Friday, January 24, 2003 5:22 AM

When building a rollercoaster over water how do they get the footers into the water?

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Zero-Gravity

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Friday, January 24, 2003 5:27 AM

Glad you asked that, I've always wanted to know that. Do they have a way to separate the water somehow? And how deep into the ground do the footers usually go?

Sorry I couldn't provide an answer but it drudged up a couple of questions.

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...Agghh, gimme a break will ya?

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Friday, January 24, 2003 5:27 AM

Most of the time in a park that has a ride over a pond or lake, the water can just be drained and the footers poured like normal. Most of the "natural" waterways you see in parks are actually man-made and have circulations systems. Some good examples are CP's mid-park stream, PKD's Lake Charles, and even Disney World's 7 Seas Lagoon.

However in cases like Indiana Beach where footers lie in a large public waterway that cannot be drained, I am sure the footers are treated just like those for a bridge. They probably use a pile driver to pound them into the bedrock below.

Shaggy

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Friday, January 24, 2003 5:27 AM
or maybe they pour them some where else them drop them under the water... :)

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Zero-Gravity

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Friday, January 24, 2003 5:35 AM

Concrete can be poured underwater.

As for Indiana Beach, isn't Lake Shafer's water level lowered every few year for inspections on the dam? I remember seeing a picture somewhere of Hoosier Hurricane with its footers completely above the water level.

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Please visit the small parks. We don't know what's happening behind the scenes
Woodencoaster.com

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Friday, January 24, 2003 5:37 AM

When CP created the "new land" for TTD that was previously lagoon, they created a coffer dam and drained the water from the area. How parks deal with "water features" and building in them depends on how much control they have over it - but usually they use coffer dams on larger water features and drain the smaller ones (i.e. the water under V2 at SFGAm)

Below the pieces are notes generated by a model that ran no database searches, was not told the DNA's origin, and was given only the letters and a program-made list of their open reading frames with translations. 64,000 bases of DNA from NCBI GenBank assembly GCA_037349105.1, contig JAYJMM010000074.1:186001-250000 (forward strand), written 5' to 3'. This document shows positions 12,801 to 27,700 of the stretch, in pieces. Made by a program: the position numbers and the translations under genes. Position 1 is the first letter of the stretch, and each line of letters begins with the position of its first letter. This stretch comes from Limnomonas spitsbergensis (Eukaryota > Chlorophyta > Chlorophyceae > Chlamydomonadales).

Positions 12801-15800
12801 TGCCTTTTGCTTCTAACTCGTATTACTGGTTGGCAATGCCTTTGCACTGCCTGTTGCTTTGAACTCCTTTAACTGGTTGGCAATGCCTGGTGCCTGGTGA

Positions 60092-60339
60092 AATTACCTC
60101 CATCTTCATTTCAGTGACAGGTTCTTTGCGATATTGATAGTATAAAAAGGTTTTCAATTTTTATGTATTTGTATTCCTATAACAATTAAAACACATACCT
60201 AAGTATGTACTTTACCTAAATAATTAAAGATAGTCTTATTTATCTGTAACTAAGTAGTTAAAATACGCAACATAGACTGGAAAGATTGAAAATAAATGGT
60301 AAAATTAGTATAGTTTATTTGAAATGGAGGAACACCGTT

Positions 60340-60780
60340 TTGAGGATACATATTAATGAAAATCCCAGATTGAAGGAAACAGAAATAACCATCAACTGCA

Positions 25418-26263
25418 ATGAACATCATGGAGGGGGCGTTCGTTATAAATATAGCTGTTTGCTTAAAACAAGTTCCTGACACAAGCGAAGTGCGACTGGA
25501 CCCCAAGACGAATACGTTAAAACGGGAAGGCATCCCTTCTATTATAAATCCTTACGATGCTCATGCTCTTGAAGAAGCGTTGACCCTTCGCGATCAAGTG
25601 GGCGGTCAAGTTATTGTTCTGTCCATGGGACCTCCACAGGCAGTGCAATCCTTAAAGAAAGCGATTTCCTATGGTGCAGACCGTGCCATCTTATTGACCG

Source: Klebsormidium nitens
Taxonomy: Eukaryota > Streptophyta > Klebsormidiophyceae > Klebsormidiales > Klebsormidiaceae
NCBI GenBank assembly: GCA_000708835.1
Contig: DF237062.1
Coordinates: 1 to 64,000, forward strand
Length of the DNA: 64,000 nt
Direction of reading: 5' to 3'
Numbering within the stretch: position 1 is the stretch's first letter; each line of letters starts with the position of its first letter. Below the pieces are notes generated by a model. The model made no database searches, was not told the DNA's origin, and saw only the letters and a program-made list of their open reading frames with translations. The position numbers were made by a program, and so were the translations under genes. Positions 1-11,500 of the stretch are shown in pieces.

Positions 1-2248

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--George H
---Superman the ride...coming to a SF park near you soon...

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Friday, January 24, 2003 5:37 AM
hmmm.... yeah the footers are above the water and u can see them if that what ur saying

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Zero-Gravity

*** This post was edited by ColossusHennesay on 1/24/2003. ***

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Friday, January 24, 2003 5:40 AM
dams for the bigger lakes?? and they just drain the water from smaller lakes?

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Zero-Gravity

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Friday, January 24, 2003 5:49 AM
If the water is shallow enough, they can make a small retaining wall, dredge out the water in that spot and then pour the footers. Once cured they can then go back and let the water in. They can do it many different ways, it all depends on the cheapest method that gives the results they want.

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Wood Rules!

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Friday, January 24, 2003 5:52 AM

beastfreak,

that small retaining wall is called a coffer dam, as I stated in my post... ;)

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--George H
---Superman the ride...coming to a SF park near you soon...

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Friday, January 24, 2003 5:53 AM